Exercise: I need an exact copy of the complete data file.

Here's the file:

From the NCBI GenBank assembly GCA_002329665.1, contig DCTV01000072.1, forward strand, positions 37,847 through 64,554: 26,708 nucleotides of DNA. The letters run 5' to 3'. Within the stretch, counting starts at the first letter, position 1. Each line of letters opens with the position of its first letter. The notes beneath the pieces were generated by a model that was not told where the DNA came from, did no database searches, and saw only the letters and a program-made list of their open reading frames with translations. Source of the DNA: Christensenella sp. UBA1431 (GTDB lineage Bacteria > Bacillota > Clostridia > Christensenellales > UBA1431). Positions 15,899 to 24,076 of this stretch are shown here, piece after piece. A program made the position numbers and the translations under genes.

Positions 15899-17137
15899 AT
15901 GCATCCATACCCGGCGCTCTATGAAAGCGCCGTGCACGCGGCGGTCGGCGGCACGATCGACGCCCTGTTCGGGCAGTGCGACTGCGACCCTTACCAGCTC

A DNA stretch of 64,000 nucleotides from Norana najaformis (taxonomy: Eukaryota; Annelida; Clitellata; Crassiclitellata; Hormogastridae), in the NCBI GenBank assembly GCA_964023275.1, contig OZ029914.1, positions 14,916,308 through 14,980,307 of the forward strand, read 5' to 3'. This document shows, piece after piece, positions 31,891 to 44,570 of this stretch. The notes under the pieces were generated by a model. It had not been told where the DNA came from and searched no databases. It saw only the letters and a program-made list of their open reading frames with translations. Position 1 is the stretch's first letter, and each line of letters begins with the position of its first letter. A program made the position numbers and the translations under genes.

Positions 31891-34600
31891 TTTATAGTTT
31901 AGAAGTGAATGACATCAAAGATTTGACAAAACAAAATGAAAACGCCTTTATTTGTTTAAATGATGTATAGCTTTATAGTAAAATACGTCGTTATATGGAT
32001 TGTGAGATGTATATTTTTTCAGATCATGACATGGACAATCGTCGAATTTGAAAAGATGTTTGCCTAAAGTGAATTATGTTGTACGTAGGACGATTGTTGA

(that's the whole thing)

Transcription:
From the NCBI GenBank assembly GCA_002329665.1, contig DCTV01000072.1, forward strand, positions 37,847 through 64,554: 26,708 nucleotides of DNA. The letters run 5' to 3'. Within the stretch, counting starts at the first letter, position 1. Each line of letters opens with the position of its first letter. The notes beneath the pieces were generated by a model that was not told where the DNA came from, did no database searches, and saw only the letters and a program-made list of their open reading frames with translations. Source of the DNA: Christensenella sp. UBA1431 (GTDB lineage Bacteria > Bacillota > Clostridia > Christensenellales > UBA1431). Positions 15,899 to 24,076 of this stretch are shown here, piece after piece. A program made the position numbers and the translations under genes.

Positions 15899-17137
15899 AT
15901 GCATCCATACCCGGCGCTCTATGAAAGCGCCGTGCACGCGGCGGTCGGCGGCACGATCGACGCCCTGTTCGGGCAGTGCGACTGCGACCCTTACCAGCTC

A DNA stretch of 64,000 nucleotides from Norana najaformis (taxonomy: Eukaryota; Annelida; Clitellata; Crassiclitellata; Hormogastridae), in the NCBI GenBank assembly GCA_964023275.1, contig OZ029914.1, positions 14,916,308 through 14,980,307 of the forward strand, read 5' to 3'. This document shows, piece after piece, positions 31,891 to 44,570 of this stretch. The notes under the pieces were generated by a model. It had not been told where the DNA came from and searched no databases. It saw only the letters and a program-made list of their open reading frames with translations. Position 1 is the stretch's first letter, and each line of letters begins with the position of its first letter. A program made the position numbers and the translations under genes.

Positions 31891-34600
31891 TTTATAGTTT
31901 AGAAGTGAATGACATCAAAGATTTGACAAAACAAAATGAAAACGCCTTTATTTGTTTAAATGATGTATAGCTTTATAGTAAAATACGTCGTTATATGGAT
32001 TGTGAGATGTATATTTTTTCAGATCATGACATGGACAATCGTCGAATTTGAAAAGATGTTTGCCTAAAGTGAATTATGTTGTACGTAGGACGATTGTTGA